Analyzing Restaurant Income Statement

Do you have an idea whether you’re making money on your restaurant business? You, as a restaurant owner(s) or operator, have to know it if you manage the business finance efficiently.

You can recognize problem areas simply by reading the financial statements. Once you can read and analyze that information, you can begin identifying the red flags. If an operator receives this information in a timely fashion, they will be able to quickly identify problem areas and respond accordingly.

The Income Statement and Balance Sheet are the two types of financial statements that allow operators to pinpoint weaknesses and problem areas. The statements should be prepared by your accounting professional and reviewed on regular basis, typical monthly. You need financial statements more than your accountant needs them annually to file taxes.

The following discussion about analyzing restaurant income statement should be paired with the common income statement analysis. You could think that evaluating restaurant income statement as a supplemental step to the common analysis.

Income Statement

The Income Statement is a favorite financial statement to review because it reveals the nature of the restaurant’s success. The Income Statement shows how the restaurant performs over a period of time (i.e. a week, month or year). It takes all restaurant income and expenses into account, from prepaid expenses to expenses paid in the future. The Income Statement tells the operator if the business is making a profit.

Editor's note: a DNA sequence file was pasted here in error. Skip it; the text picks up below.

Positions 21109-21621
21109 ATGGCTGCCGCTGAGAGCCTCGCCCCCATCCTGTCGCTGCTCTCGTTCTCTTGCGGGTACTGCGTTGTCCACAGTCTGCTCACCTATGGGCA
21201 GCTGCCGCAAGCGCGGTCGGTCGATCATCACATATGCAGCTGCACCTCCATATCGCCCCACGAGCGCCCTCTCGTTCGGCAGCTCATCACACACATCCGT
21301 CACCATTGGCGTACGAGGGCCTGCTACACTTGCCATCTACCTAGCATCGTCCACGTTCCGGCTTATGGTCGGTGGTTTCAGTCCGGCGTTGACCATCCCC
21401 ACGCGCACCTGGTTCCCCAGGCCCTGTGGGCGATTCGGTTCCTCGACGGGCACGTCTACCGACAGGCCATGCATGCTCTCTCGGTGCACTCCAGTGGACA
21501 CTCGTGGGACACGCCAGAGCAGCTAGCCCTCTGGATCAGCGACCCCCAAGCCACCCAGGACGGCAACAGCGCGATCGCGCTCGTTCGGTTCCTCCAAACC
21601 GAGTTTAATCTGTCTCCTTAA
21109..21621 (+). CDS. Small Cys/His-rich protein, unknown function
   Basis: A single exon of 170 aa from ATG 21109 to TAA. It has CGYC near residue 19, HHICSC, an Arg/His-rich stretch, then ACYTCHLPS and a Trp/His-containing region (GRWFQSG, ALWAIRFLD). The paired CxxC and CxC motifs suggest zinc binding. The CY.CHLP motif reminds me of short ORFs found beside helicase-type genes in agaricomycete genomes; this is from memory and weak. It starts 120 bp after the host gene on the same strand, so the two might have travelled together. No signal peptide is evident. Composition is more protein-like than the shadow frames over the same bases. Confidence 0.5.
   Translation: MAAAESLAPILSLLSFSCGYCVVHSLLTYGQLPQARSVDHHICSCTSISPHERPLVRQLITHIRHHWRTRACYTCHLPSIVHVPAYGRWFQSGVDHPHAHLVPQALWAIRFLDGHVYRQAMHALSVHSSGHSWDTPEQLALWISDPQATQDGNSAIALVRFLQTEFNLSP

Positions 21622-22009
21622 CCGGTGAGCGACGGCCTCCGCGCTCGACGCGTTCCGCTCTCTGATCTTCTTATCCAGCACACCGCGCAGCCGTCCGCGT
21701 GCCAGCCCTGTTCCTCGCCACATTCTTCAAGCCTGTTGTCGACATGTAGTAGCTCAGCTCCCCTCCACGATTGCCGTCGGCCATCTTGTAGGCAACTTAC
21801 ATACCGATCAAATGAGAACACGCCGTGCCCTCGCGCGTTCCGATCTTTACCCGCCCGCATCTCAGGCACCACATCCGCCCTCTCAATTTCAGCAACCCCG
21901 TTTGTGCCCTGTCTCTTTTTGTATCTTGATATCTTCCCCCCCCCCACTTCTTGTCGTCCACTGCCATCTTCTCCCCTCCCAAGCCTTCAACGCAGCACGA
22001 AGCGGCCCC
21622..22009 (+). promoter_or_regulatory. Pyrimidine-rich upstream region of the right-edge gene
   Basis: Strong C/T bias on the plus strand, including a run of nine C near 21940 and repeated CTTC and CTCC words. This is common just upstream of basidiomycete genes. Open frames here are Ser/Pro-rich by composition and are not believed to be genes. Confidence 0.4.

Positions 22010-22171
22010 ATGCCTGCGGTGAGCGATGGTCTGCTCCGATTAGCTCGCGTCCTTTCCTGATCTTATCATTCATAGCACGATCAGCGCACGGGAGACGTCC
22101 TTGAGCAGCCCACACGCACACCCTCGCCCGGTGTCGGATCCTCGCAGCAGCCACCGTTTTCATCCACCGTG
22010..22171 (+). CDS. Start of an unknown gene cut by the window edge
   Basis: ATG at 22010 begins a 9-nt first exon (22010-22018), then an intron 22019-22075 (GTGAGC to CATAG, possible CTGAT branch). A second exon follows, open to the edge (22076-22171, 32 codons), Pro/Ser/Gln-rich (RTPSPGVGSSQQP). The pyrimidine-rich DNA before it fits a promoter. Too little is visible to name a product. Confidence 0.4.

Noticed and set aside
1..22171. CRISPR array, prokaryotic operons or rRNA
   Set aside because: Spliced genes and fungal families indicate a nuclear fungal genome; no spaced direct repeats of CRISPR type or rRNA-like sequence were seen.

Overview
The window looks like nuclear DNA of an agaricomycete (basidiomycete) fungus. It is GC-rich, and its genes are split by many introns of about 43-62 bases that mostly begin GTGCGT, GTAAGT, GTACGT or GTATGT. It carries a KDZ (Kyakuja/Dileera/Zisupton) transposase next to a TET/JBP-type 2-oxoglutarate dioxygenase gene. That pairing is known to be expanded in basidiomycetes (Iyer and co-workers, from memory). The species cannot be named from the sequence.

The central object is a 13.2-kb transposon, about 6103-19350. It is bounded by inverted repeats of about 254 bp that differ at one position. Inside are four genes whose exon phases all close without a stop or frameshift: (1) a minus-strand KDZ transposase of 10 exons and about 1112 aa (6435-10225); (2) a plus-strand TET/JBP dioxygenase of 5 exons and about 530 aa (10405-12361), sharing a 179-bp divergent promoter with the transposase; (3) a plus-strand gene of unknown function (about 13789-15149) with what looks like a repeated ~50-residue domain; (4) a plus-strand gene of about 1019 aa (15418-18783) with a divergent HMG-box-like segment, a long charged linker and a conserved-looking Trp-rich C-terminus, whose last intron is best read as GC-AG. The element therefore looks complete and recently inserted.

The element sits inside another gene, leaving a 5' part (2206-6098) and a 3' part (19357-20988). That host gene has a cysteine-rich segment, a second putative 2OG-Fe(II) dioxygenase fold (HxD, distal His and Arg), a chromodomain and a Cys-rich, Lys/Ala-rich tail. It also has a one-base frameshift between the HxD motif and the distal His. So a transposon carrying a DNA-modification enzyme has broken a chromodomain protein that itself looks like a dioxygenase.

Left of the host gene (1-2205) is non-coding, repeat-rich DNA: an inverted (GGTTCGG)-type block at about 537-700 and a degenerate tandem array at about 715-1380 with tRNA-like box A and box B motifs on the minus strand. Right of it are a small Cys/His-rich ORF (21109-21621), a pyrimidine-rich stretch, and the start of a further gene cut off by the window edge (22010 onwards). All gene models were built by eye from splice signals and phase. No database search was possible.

From there, some of key questions that need to be addressed. Should new sales programs be implemented? Is food cost in line with menu prices? Is the restaurant hitting its budgets? Can the owner(s) make distributions to the partners? Answering the questions help the operator making changes in policy and implementing strategies that will help the restaurant achieve its goals.

The basic formula for an Income Statement is:

Sales - Cost of Goods Sold - Expenses = Profit/Loss

Restaurant Income Statement is typically broken down into the following major categories/accounts:
  • Sales
  • Cost of Goods Cost (COGS)
  • Salaries & Employee Benefits Expenses
  • Operating/Controllable Expenses
  • Occupancy & Utilities Expenses
  • General and Administrative Expenses
  • Interest Expenses
  • Depreciation

Each major category can further be broken down if the operator needs to evaluate the cost in more details. For example:

Sales is detailed into food and beverage sales

COGS can also be broken down into food and beverage costs

Operating/Controllable expense can be drilled down into supplies, repair and improvements, advertising and promotion etc.

Occupancy expense can be split into rent, real estate taxes, utilities and property insurance.